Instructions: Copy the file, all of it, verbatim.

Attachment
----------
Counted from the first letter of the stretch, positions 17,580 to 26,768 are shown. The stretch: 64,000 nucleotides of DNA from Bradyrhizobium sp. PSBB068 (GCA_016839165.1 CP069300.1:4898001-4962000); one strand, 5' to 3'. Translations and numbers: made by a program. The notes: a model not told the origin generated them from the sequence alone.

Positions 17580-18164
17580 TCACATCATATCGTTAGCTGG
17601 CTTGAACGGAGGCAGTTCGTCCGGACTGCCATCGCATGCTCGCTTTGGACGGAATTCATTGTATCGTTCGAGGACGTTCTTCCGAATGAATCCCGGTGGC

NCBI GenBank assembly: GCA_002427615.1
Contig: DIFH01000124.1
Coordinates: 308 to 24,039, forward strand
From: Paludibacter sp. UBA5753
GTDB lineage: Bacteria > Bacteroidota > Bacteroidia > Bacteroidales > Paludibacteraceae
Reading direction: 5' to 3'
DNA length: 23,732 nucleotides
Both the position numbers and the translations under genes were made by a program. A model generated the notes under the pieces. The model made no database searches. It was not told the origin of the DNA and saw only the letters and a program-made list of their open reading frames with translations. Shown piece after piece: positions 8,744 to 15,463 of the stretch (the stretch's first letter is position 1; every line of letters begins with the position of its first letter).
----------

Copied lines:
Counted from the first letter of the stretch, positions 17,580 to 26,768 are shown. The stretch: 64,000 nucleotides of DNA from Bradyrhizobium sp. PSBB068 (GCA_016839165.1 CP069300.1:4898001-4962000); one strand, 5' to 3'. Translations and numbers: made by a program. The notes: a model not told the origin generated them from the sequence alone.

Positions 17580-18164
17580 TCACATCATATCGTTAGCTGG
17601 CTTGAACGGAGGCAGTTCGTCCGGACTGCCATCGCATGCTCGCTTTGGACGGAATTCATTGTATCGTTCGAGGACGTTCTTCCGAATGAATCCCGGTGGC

NCBI GenBank assembly: GCA_002427615.1
Contig: DIFH01000124.1
Coordinates: 308 to 24,039, forward strand
From: Paludibacter sp. UBA5753
GTDB lineage: Bacteria > Bacteroidota > Bacteroidia > Bacteroidales > Paludibacteraceae
Reading direction: 5' to 3'
DNA length: 23,732 nucleotides
Both the position numbers and the translations under genes were made by a program. A model generated the notes under the pieces. The model made no database searches. It was not told the origin of the DNA and saw only the letters and a program-made list of their open reading frames with translations. Shown piece after piece: positions 8,744 to 15,463 of the stretch (the stretch's first letter is position 1; every line of letters begins with the position of its first letter).